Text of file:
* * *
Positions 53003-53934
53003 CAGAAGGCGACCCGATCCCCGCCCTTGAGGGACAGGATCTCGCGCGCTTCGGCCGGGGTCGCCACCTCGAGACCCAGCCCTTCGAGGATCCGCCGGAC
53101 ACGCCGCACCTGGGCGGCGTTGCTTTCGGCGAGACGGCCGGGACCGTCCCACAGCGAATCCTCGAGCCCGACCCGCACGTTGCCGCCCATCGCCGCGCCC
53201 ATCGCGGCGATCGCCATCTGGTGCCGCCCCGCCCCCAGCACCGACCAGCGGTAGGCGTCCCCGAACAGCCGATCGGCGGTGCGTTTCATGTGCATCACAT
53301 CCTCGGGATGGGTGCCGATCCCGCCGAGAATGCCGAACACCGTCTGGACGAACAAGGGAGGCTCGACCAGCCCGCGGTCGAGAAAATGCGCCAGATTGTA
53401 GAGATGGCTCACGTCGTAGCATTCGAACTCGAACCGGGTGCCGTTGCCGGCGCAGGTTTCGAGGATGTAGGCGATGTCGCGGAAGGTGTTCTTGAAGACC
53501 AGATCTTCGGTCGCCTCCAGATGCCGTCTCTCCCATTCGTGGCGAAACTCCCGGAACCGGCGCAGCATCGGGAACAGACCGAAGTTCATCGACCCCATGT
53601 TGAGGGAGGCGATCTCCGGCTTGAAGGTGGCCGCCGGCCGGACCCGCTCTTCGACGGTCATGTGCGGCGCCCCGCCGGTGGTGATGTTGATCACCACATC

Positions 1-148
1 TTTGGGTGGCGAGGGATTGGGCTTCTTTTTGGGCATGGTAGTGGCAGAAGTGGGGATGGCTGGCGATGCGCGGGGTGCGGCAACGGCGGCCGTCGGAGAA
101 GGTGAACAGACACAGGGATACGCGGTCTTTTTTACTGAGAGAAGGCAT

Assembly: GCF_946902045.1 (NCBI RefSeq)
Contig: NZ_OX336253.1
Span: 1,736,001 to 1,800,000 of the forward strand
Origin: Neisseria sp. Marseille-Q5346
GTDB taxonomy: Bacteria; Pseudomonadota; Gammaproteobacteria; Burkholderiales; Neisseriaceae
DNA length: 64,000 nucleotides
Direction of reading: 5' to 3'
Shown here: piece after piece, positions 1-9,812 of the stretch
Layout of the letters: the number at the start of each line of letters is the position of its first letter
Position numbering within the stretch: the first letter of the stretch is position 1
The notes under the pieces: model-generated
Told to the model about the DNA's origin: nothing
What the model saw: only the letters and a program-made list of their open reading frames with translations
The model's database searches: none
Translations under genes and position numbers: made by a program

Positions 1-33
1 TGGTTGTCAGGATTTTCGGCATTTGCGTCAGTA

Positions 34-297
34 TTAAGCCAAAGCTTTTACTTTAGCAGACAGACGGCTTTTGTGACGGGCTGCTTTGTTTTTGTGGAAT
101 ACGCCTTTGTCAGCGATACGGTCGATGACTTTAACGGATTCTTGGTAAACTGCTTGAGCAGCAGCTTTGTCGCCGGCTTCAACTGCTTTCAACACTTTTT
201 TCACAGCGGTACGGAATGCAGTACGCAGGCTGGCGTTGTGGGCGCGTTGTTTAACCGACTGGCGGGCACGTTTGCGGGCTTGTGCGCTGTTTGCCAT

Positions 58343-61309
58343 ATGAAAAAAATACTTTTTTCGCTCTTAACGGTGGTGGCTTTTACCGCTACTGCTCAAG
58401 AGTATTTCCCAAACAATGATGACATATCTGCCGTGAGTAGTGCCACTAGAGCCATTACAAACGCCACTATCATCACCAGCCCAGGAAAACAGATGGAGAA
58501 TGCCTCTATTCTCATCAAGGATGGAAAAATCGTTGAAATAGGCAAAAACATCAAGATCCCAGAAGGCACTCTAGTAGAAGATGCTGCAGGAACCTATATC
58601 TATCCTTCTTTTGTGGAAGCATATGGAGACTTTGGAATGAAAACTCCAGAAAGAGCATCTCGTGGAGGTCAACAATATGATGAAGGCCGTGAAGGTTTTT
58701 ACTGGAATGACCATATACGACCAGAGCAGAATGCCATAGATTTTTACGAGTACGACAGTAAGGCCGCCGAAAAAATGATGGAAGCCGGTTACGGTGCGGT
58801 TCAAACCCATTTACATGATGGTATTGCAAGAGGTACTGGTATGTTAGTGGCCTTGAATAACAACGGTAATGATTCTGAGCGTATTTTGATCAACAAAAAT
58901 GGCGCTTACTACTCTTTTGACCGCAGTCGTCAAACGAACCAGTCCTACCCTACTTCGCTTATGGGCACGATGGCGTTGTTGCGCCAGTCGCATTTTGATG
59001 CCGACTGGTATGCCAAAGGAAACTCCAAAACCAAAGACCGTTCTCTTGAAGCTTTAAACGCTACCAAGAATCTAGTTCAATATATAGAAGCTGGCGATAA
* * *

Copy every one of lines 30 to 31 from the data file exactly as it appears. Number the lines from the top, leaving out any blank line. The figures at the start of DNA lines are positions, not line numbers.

34 TTAAGCCAAAGCTTTTACTTTAGCAGACAGACGGCTTTTGTGACGGGCTGCTTTGTTTTTGTGGAAT
101 ACGCCTTTGTCAGCGATACGGTCGATGACTTTAACGGATTCTTGGTAAACTGCTTGAGCAGCAGCTTTGTCGCCGGCTTCAACTGCTTTCAACACTTTTT